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That was a couple days ago. The Legion escapade left me with a late breakfast, a slow start. Cuddily had wanted to go to Pocomoke and I did too. We didn’t go. It was a day of rest and respite. When I am free like this I like to reflect on things. I found a USB adapter laying around and it is perfect to get my blue tooth speaker powered up again. It is a very cheap Chinese unit. It will run for several minutes on battery, but it will run forever when on the USB charger cable. Unfortunately that cable is the only one that will work with my S23 phone, so the phone gets charged or I get music. I was worried about what would happen if this USB cable failed. I resolved to purchase one or two extras.
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We had to go to Pocomoke. I had to call Teri, as Cuddily’s phone was inadvertaently blocked on Teri’s phone. I am the phone surrogate that phones Teri to call Cuddily. It’s complicated. Now was my chance to get a full tank of propane and a case of bottled water. I prepared the tank (removed the illegal adapter) and brought it to the head of the dock. It was barely possible on the bike. I continued to the old Red Shell Shanty, which is now the Boater’s Lounge. There were boaters inside using the internet and computing.
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I was reviewing some Wimbledon clips and also fantastic news that Mark Cavendish, a spectacular bike rider from the Isle of Man, had won the 5th stage of this year’s Tour de France. He had been tied with Eddie Merxx at 34 wins, no one else has ever been close. Inspirational. The Cuddilymobile arrived and I quickly left the air conditioned lounge for our trip to Pocomoke.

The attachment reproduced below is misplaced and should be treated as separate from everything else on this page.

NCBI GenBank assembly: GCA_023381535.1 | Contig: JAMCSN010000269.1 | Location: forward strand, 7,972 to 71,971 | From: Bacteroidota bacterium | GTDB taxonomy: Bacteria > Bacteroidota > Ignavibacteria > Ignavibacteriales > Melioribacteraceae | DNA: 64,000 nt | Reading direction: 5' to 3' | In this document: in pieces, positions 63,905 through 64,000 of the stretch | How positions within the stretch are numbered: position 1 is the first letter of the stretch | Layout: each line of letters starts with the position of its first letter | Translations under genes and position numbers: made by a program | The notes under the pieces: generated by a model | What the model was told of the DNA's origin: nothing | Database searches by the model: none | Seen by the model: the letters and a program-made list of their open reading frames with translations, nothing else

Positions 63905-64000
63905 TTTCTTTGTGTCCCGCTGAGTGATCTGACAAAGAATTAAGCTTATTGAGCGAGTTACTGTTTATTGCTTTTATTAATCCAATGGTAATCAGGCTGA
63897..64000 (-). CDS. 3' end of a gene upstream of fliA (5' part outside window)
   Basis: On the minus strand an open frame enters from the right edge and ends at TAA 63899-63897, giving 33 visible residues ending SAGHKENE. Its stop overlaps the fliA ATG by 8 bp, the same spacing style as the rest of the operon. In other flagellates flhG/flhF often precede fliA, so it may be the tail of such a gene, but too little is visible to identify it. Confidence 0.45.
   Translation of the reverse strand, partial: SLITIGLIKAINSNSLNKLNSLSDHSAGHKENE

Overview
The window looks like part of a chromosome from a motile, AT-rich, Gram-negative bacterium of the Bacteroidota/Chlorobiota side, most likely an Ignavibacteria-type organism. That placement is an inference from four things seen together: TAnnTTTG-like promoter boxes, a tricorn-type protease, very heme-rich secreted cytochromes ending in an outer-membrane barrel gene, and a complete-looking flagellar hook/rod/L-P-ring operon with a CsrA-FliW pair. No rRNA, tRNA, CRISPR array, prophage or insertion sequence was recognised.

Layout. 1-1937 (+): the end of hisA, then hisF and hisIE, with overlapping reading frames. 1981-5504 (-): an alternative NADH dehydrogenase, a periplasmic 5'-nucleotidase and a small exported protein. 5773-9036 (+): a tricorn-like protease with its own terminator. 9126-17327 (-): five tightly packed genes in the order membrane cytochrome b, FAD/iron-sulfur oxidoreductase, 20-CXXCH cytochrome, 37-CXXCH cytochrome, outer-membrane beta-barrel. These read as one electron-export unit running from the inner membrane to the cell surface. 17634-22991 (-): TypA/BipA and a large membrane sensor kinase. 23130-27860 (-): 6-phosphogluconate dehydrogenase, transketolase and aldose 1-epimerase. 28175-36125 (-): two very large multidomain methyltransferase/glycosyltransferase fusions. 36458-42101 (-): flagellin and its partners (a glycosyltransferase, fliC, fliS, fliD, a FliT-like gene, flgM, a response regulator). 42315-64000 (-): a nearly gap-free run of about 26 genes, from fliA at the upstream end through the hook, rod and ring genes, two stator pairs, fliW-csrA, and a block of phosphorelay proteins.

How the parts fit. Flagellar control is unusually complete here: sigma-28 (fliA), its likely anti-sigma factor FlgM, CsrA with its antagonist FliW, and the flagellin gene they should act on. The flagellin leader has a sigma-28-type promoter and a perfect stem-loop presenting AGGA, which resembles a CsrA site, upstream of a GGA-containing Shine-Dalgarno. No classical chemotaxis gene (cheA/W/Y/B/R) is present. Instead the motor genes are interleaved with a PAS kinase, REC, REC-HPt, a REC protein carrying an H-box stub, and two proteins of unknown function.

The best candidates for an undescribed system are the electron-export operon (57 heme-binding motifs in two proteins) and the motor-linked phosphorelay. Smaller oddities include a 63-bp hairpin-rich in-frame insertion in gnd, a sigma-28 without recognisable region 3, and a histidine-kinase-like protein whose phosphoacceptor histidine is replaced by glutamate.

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Cuddily and Teri sat in the front. The farm fields sped past and then we were on route 13 heading South. There is a shortcut, 3 minutes faster, and featuring chicken and fruit farms. We decided to visit Walmart and then Harbor Freight Tools.
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I needed those USB cables, but Walmart also carries CoQ10 gummies, I snapped up these items, paid, and wandered out to the car. I didn’t expect the ladies to be done before me. I had a propane tank exchange which required a wait out in the sun, not too hot today. The ladies came out and a worker, the propane guy came and swapped the tanks.